Free trade – the UK regaining the right to negotiate

Putting comprehensive Free Trade Agreements in place will inevitably take time – especially with complex political and economic issues to reconcile.


AT THE HEART OF THE ‘LEAVE’ CAMPAIGN was a vision of the  UK standing on its own feet, successfully agreeing a host  of  independent trade deals with all the world’s most important economies.

The argument ran in the UK that the EU had always been an inefficient trade negotiator on behalf of its 28 member states and that, by going it alone, the UK could negotiate much better deals, much more quickly.

Dr Liam Fox, the UK Government’s international trade minister and a long-term advocate of Brexit, has argued that the UK could quickly tie up new trade deals, especially if the UK was to withdraw from the EU’s customs union.

In practice, that process is likely to be fraught with difficulty.

While still a member of the EU, the UK cannot even begin to discuss trade deals with any potential trading partner without being in breach of its Treaty obligations. This is because it has delegated its competence to negotiate deals under the World Trade Organization (WTO) umbrella to the EU.

Over the years, the EU has negotiated and concluded 53 trade agreements – with countries as diverse as Mexico, South Korea and Thailand – on behalf of its member states.

The UK will lose all 53 of those deals on leaving the EU and will have to renegotiate them from scratch, as well as trying to conclude new deals with other sought-after partners, such as the U.S., Canada and India.

This is a formidable and lengthy undertaking. Despite some arguing that deals could be put in place more quickly than in the past, it is instructive that Canada’s trade deal with the EU – itself potentially a good deal simpler than the one the UK may want to agree with the EU – has taken seven years to negotiate.

To begin freely negotiating new trade deals, the UK must first win back its rights to negotiate independently under the auspices of the WTO. If the EU does not agree to this, the UK may then have to approach the WTO to secure its blessing.

However, it’s conceivable that the WTO would refuse to talk to the UK while there was a danger of the UK being in breach of its Treaty obligations. We understand the WTO is currently considering the UK’s position as a potential member.


Two models for the UK’s future relationship with the EU are frequently cited – Norway and Canada. But neither would appear to satisfy the UK’s desire to remain an active participant in the EU single market.

Norway is outside the EU – a member, instead, of the European Economic Area (EEA) alongside Iceland and Liechtenstein, and a part of the European Free Trade Association (EFTA), which also includes Switzerland.

Norway participates fully in the single market but, in return, has to accept full free movement of goods, services and people and make contributions to the EU budget without having any representation on the EU’s decision-making bodies.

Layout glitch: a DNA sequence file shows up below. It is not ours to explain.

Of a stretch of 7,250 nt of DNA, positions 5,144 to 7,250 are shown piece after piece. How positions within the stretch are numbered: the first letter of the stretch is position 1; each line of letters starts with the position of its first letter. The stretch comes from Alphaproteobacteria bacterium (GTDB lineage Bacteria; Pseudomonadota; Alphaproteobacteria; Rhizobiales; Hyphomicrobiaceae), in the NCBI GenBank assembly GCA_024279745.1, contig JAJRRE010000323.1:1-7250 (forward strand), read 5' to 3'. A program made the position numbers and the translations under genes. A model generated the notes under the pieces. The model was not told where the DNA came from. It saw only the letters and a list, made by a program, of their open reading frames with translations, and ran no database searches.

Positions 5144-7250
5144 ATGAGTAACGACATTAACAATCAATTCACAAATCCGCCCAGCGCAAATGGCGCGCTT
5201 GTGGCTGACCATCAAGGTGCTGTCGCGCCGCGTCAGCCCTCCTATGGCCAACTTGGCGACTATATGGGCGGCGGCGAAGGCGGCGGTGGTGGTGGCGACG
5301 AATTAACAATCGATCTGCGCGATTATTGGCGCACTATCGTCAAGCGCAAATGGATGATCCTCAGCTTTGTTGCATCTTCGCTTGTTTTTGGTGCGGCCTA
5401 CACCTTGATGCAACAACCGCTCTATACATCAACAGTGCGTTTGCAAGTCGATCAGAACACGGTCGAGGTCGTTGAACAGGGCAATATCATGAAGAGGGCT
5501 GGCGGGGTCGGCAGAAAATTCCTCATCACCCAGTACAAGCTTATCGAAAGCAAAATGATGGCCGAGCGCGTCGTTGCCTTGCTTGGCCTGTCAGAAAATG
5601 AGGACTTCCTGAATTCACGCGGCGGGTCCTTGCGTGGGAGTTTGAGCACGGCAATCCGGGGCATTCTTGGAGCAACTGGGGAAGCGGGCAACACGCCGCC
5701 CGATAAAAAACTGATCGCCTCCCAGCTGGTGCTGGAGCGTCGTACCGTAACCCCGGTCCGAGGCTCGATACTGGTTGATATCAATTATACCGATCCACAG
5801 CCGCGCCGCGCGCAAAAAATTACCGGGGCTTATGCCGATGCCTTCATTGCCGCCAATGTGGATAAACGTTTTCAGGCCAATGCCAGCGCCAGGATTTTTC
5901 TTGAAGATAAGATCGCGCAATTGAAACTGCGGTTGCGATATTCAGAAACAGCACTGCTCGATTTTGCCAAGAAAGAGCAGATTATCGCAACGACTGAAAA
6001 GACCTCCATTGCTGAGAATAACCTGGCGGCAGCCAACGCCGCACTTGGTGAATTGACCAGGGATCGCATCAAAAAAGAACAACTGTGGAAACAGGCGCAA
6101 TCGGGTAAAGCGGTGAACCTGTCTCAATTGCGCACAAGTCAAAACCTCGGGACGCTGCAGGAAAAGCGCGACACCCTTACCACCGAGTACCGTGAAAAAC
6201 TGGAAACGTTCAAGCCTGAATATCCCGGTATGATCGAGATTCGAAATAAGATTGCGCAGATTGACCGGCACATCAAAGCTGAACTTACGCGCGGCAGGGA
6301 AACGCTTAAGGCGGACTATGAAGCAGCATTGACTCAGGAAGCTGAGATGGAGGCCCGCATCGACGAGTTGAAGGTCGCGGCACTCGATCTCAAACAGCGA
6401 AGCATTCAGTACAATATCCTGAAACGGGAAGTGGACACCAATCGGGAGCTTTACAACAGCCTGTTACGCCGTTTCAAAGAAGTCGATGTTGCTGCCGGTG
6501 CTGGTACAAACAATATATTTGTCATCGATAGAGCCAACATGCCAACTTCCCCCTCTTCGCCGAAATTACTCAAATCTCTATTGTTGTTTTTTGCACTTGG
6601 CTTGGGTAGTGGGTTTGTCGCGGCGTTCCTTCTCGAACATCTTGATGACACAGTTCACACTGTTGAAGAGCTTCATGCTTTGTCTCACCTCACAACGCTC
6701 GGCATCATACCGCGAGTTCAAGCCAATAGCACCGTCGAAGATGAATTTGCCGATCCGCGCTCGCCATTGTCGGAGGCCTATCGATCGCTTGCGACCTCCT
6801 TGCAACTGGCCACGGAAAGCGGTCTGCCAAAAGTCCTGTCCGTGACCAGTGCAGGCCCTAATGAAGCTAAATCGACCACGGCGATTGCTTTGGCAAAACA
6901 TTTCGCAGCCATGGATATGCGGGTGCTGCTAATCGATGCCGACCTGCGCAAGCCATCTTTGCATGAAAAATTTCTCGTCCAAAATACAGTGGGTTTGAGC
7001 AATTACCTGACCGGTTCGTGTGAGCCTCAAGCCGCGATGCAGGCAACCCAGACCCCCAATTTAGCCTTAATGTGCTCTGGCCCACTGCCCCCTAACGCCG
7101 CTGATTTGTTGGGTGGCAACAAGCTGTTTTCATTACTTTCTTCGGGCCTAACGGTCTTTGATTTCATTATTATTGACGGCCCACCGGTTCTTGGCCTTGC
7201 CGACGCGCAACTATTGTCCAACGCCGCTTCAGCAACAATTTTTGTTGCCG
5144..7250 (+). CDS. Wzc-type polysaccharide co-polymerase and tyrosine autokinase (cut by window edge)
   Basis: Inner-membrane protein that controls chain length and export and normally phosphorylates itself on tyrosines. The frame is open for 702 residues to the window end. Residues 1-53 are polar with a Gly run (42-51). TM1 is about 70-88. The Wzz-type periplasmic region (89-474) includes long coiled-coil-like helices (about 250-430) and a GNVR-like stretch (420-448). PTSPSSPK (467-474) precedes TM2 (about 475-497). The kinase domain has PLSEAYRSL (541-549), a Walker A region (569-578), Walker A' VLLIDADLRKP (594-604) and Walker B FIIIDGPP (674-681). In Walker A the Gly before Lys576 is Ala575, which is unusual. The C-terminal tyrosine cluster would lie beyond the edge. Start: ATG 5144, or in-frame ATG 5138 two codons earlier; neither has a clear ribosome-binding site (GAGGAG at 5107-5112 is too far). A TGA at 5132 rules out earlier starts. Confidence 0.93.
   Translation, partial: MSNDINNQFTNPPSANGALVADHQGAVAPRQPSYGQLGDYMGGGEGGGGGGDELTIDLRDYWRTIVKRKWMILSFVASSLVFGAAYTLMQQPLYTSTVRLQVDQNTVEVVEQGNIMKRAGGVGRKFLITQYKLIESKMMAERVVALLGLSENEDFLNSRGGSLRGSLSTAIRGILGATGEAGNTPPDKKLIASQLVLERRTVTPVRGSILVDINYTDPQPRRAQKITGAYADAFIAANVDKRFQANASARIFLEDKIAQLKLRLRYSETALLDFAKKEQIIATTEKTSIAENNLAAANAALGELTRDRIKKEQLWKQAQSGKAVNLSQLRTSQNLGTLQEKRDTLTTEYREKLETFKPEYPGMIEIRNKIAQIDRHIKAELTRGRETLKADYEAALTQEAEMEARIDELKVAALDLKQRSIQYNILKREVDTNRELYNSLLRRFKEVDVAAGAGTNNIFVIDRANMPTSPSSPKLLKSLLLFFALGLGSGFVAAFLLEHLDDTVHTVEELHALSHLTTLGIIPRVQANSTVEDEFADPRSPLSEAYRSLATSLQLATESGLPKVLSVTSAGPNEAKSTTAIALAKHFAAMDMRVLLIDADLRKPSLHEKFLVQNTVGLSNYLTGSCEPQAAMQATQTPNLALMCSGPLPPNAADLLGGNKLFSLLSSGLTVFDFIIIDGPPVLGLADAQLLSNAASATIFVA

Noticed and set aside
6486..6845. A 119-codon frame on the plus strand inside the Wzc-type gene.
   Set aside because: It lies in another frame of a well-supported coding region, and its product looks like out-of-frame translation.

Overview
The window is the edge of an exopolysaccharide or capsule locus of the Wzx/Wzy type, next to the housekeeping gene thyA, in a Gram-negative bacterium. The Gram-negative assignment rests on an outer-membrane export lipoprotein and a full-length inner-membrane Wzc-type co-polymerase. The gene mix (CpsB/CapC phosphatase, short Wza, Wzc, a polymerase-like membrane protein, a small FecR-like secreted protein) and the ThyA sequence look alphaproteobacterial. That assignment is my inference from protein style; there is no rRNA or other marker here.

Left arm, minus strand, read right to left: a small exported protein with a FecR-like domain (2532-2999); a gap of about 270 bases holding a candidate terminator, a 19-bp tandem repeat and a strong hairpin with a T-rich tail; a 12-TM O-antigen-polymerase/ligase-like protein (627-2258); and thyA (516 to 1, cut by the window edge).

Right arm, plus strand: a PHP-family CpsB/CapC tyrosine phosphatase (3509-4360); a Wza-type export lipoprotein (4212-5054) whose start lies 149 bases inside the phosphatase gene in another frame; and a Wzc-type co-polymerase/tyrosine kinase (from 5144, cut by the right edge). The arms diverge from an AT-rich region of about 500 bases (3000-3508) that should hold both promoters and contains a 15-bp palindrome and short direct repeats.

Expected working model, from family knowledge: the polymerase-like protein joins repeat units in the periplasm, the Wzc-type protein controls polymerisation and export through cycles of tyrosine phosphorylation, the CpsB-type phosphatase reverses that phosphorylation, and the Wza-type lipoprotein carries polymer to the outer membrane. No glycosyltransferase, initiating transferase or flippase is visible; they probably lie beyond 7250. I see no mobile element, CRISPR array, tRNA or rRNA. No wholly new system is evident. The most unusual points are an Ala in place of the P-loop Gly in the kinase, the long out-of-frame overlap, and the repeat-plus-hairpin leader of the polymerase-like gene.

It’s clear that the UK Government would be unlikely to try to sell a deal to the UK electorate which involved free movement of people – it is one of the issues that they made clear they were most vexed about. That is likely to make the Norway model unworkable as far as the UK is concerned.

Canada’s EU trade agreement includes tariff-free access for manufactured goods, but less favourable terms for services. For an economy heavily reliant on its services sector, the UK would be unlikely to want to replicate such a deal.

The likelihood is that the UK will try to negotiate an entirely independent deal. Some have suggested that this could be ‘Norway-lite’ – with access to the single market safeguarded and with some limits agreed on the free movement of people, such as an emergency brake when levels of immigration reach an agreed level.

It was just such a deal on migration that former UK Prime Minister David Cameron sought to clinch ahead of the referendum. He was abruptly turned down.

Although such proposals may again be brought forward by the UK, it is unlikely that EU leaders would now be more willing to accept these requests. As some, including French President François Hollande and German Finance Minister Wolfgang Schäuble, have pointed out, access to the single market is unconditionally linked to free movement of people.

There may be one area of wriggle room, however. The UK, like other EU member states, remains a ‘contracting party’ to the EEA. Some have assumed that the UK, once it drops out of the EU, would also automatically drop out of the EEA.

However, the EEA Treaty has its own exit provisions – Article 127 – under which members are given a year to withdraw. The UK might, in theory, be able to remain a contracting party to the EEA – perhaps as a stopgap while it renegotiates its competence with the WTO to sign its own Free Trade Agreements.

This would also mean it could still benefit from key elements  of the EEA agreement, such as the rules on free movement of goods, but would no longer be subject to rules on free movement of people, because it is neither an EU nor an EFTA member state.

This could buy the UK some time and leave it with one strong card to play in an otherwise rather uninspiring hand.

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